From ogre teachers to desserts in the dark, the SoraNews24 team shares their Setsubun styles.

With January having gone by in a flash, we’re fast approaching Setsubun. Traditionally the start of spring under Japan’s historical seasonal reckoning, Setsubun is a day for little rituals meant to usher in prosperity for your home and family and drive away maleficent forces in the coming year.

And you do this by throwing beans.

How this custom got started is something that’s been lost to the sands/amassed thrown beans of time. Some trace it to tales of a monk blinding an oni (ogre or demon) by throwing a bean into its eye, while others point to the linguistic quirk that, in Japanese, mame can mean either “bean” or “eradication of demons” depending on the kanji used to write it.

Regardless of the exact origin, though, bean-throwing on Setsubun, which takes place on February 3, has been going on for centuries in Japan. But does everyone in Japan do its Setsubun bean-throwing the same way? To find out, we asked our Japan-born reporting staff at SoraNews24 HQ, who hail from a variety of regions of Japan, to share their Setsubun traditions, starting with those who grew up in Kanto (east Japan).

● Yoshio (Tokyo)

“My siblings and I would shout ‘Oni wa soto, fuku wa uchi!’ [“Out with demons, in with good fortune!”, the orthodox phrase for Setsubun bean-throwing] while throwing beans at my dad, who played the part of the oni. I’m pretty sure we just threw whatever kind of beans we happened to have in the house.”

● Masanuki Sunakoma (Saitama)

“At home, my younger brother and I yelled ‘Oni wa soto, fuku wa uchi!’ and tossed beans out the window. At preschool, I remember one of the teachers put on an oni mask and we threw beans at him. Pretty much the completely standard Setsubun, I think.”

● P.K. Sanjun (Chiba)

“We just did the standard style at my house, but one of the older guys at my old job had a really unique bean ‘throwing’ style. He was in his 60s, and he’d start off with the normal ‘Out with demons…,’ but then he’d gently set the beans down on the ground! He did ‘bean-setting’ instead! I asked him why he did it that way, and he said ‘I mean, if you throw them, you don’t know where they’ll end up, and it’s a pain if you step on them later.’ It turned out he had a really logical approach, and I sometimes wonder if I’ll eventually switch over to how he did it too.”

● Go Hatori (Tokyo)

“My family ran their own business (we were a tile wholesaler), so we took these kinds of good-luck rituals pretty seriously. We made sure to go around to every corner of not just our house, but the office and warehouse too, and do the ‘Oni wa soto, fuku wa uchi!’ thing while throwing beans. Then when that was done, everyone would eat one bean for each year of their age. The whole family would do this together, and I remember always looking forward to it growing up.”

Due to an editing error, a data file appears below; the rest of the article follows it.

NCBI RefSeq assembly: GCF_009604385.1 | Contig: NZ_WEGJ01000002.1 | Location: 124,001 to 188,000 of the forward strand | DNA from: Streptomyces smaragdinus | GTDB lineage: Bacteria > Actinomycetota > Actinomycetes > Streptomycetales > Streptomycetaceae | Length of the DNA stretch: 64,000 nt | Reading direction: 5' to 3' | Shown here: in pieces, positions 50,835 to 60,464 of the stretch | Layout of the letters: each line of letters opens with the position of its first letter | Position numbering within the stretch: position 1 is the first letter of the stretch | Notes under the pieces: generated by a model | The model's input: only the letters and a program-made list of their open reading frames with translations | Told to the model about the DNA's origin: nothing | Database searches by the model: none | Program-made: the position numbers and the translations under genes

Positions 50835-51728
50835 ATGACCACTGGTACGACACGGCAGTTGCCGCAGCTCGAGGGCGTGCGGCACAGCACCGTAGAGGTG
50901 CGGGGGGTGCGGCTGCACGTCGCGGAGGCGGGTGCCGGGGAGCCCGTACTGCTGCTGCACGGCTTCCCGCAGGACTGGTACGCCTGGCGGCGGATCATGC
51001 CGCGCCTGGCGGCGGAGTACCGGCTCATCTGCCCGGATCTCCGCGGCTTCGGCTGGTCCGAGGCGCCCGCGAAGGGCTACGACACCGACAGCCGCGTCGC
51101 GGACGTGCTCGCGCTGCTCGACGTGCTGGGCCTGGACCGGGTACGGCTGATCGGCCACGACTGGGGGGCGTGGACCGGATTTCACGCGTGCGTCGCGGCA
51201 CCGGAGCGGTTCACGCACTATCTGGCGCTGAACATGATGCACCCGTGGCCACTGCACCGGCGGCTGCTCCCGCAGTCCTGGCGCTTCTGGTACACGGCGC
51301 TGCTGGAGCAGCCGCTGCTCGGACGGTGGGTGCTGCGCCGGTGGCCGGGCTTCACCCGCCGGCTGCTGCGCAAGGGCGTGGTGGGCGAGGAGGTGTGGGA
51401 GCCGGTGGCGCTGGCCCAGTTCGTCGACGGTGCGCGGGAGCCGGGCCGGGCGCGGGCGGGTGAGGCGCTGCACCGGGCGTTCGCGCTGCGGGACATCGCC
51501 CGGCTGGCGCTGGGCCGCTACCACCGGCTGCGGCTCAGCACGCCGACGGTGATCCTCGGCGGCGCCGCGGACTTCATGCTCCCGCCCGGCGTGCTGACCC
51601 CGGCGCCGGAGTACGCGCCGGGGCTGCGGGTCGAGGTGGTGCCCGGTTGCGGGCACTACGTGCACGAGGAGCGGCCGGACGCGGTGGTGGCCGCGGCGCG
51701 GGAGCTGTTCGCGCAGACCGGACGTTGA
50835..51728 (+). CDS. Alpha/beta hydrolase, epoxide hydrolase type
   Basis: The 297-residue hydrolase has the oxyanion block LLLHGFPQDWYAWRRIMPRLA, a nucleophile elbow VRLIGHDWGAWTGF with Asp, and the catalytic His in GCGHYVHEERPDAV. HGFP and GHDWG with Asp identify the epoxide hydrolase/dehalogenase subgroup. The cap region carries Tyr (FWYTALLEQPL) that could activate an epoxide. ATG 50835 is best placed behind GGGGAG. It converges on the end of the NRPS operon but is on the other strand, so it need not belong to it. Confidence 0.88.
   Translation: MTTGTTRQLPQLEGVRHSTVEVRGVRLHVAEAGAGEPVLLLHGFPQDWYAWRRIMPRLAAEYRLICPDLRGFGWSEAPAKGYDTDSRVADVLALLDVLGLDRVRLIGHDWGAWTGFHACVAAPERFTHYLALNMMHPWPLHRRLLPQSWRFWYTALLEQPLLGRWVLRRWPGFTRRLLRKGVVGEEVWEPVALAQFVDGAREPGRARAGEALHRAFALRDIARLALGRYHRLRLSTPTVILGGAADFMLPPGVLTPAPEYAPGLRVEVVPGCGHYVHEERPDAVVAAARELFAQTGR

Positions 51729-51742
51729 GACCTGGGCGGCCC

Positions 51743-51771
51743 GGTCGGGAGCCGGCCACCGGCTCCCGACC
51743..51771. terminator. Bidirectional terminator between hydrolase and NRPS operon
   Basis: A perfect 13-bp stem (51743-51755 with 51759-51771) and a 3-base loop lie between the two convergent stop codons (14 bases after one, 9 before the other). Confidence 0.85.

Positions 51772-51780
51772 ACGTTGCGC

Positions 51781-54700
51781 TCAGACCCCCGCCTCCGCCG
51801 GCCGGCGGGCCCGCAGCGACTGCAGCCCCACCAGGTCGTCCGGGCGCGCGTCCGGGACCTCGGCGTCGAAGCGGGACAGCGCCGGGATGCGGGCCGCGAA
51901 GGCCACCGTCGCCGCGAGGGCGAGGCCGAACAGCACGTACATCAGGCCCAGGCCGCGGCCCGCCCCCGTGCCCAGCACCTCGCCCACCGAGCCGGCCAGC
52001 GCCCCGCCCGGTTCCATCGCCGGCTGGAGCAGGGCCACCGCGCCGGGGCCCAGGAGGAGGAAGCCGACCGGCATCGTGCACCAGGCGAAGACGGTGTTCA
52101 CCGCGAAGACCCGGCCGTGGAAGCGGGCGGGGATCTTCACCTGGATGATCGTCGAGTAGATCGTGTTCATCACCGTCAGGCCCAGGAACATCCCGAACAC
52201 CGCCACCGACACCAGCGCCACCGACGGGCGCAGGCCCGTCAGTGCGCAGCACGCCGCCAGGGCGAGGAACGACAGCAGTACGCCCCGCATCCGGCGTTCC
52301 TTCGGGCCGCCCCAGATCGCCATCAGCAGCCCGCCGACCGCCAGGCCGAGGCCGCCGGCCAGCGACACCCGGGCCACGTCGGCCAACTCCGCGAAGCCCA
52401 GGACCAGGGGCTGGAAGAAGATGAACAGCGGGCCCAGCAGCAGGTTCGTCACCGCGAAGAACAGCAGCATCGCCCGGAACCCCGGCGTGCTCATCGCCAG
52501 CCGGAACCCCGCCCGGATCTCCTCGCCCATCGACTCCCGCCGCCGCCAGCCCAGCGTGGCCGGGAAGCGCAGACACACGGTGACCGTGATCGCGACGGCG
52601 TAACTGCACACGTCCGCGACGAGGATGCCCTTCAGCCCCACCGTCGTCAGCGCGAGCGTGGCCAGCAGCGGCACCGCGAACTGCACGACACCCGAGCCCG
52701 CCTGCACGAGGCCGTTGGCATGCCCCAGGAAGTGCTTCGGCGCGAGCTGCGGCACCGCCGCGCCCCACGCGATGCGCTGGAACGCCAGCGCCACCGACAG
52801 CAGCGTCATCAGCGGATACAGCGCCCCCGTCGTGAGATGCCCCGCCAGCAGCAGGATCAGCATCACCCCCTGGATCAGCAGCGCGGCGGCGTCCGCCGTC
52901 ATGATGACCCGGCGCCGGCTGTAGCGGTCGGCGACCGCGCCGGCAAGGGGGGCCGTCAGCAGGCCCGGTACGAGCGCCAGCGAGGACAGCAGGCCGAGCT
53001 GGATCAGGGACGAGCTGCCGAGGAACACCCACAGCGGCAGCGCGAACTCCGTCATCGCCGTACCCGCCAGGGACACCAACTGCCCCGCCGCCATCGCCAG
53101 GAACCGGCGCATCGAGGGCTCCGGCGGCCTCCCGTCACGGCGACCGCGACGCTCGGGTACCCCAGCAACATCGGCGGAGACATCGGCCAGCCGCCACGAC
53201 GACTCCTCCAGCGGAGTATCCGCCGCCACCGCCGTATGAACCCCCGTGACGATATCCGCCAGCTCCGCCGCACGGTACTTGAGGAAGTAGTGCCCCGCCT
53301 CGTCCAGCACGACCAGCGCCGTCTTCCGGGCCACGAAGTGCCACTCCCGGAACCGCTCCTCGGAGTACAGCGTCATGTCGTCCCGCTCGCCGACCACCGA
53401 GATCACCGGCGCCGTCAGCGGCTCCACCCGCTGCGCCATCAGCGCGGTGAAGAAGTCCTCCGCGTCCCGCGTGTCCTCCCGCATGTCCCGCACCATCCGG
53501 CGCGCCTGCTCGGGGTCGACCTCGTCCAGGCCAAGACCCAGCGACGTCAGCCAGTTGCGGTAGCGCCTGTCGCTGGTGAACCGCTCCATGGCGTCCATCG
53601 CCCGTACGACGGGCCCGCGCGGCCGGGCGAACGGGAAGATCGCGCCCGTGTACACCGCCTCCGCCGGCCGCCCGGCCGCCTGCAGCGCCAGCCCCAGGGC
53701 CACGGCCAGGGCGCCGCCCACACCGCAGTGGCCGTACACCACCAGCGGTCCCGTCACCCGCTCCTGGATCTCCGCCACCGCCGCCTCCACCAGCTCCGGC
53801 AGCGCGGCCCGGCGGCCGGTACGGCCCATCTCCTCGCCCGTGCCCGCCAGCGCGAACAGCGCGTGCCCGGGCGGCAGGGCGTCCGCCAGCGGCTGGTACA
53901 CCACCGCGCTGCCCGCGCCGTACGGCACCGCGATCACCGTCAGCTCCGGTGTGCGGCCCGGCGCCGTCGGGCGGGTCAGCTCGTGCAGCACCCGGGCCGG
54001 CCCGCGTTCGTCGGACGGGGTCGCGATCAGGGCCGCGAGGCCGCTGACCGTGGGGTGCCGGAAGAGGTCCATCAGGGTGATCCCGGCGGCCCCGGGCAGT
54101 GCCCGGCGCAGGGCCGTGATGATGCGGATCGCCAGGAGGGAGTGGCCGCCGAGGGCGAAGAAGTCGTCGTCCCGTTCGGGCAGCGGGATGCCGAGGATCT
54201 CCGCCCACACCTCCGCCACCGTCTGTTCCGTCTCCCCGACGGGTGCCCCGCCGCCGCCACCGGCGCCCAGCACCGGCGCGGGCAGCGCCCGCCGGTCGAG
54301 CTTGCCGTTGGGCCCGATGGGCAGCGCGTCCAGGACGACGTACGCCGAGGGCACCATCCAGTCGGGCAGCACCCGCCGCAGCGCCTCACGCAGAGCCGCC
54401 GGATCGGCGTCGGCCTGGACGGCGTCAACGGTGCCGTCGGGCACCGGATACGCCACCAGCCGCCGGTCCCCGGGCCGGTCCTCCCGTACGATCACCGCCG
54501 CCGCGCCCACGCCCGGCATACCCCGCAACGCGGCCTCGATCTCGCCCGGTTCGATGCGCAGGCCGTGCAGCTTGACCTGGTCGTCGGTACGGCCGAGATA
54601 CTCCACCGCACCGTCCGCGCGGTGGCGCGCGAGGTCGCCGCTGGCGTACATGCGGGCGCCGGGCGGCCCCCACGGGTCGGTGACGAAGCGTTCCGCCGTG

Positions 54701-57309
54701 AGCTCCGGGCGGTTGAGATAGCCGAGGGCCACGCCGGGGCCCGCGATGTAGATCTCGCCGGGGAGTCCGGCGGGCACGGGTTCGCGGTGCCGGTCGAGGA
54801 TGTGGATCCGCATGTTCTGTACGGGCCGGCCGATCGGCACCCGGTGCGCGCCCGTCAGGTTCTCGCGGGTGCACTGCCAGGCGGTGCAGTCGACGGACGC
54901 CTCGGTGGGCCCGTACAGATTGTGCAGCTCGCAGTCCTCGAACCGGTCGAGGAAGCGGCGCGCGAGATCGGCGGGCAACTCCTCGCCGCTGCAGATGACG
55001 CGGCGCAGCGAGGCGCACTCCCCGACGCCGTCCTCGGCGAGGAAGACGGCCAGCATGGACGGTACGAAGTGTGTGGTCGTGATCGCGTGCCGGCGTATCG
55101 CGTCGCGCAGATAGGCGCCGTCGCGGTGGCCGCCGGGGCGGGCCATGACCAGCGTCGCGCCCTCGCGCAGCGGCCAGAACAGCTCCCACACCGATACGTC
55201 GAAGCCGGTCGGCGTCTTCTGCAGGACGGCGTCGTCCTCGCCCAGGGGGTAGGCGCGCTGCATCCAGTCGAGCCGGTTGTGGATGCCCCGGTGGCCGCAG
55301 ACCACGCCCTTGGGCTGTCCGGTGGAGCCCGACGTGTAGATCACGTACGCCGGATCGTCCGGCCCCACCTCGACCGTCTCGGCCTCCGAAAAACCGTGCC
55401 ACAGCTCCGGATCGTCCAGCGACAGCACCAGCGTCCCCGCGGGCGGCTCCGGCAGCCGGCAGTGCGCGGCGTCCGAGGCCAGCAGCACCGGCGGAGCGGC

Moving on to the Kansai region…

● Seiji Nakazawa (Osaka)

“Just the regular bean-throwing. But I remember that the first time I did it at preschool it seemed like a really big deal that we were going to be throwing food, which was usually supposed to be a huge no-no, and I brought some of the beans back home with me. Oh, and we didn’t have a teacher dressed up as an oni. We just threw the beans, without anyone as the target.”

● Yuichiro Wasai (Kyoto)

“I remember my little sister and I going to the window and shouting ‘Out with demons!’ as we tossed the beans outside, and also saying ‘In with good fortune!’ while we threw beans inside the house. We didn’t have an oni target, and we didn’t really have a set order for where we threw the beans. I think we were just happy to be throwing things.”

And, finally, heading out to other parts of Japan…

● Ahiruneko (Hokkaido)

“My mom was in charge of shouting ‘Oni wa soto, fuku wa uchi,’ and we’d go around to every room at home throwing beans. We lived in a condo, so we didn’t have a garden to throw the beans into, but we’d still open the windows while throwing the beans inside the rooms, and since Hokkaido is still really cold in February, I remember the air that came in was freezing.”

● Mariko Ohanabatake (Nagasaki)

“At school we did the ‘Oni wa soto, fuku wa uchi’ thing and threw beans at an oni teacher, but we never did at home, because my parents didn’t want the house to get messy. I used to work at a publisher that produced fortune-telling content, and we made a super big deal of Setsubun at the office. On each floor, the whole staff would get totally into the bean throwing, and it was a lot of fun letting loose like that as an adult. I think we should start doing it here at SoraNews24.”

● Takashi Harada (Fukuoka)

“We didn’t throw beans at my house at all. Instead, we’d turn off all the lights in the room and throw sweets, but my parents would still say ‘Oni wa soto, fuku wa uchi.’ Then my siblings and I would search for the sweets in the dark, feeling around for them and picking them up. Looking back on it now, it’s a pretty crazy family tradition, but it was a lot of fun.”

We should note that these are only our reporters’ personal experiences, and the quirkier parts of this list aren’t necessarily indicative of their home prefectures as a whole (though if dessert-in-the-dark parties ever do catch on in Fukuoka, Takashi’s family deserves at least some of the credit). Instead, this is all a reminder that while Japan is in many ways a country of traditions, there’s still room for flexibility in how individuals celebrate Setsubun. So do your bean-tossing however you like, and don’t forget to eat a giant sushi roll while you’re at it.

Photos ©SoraNews24
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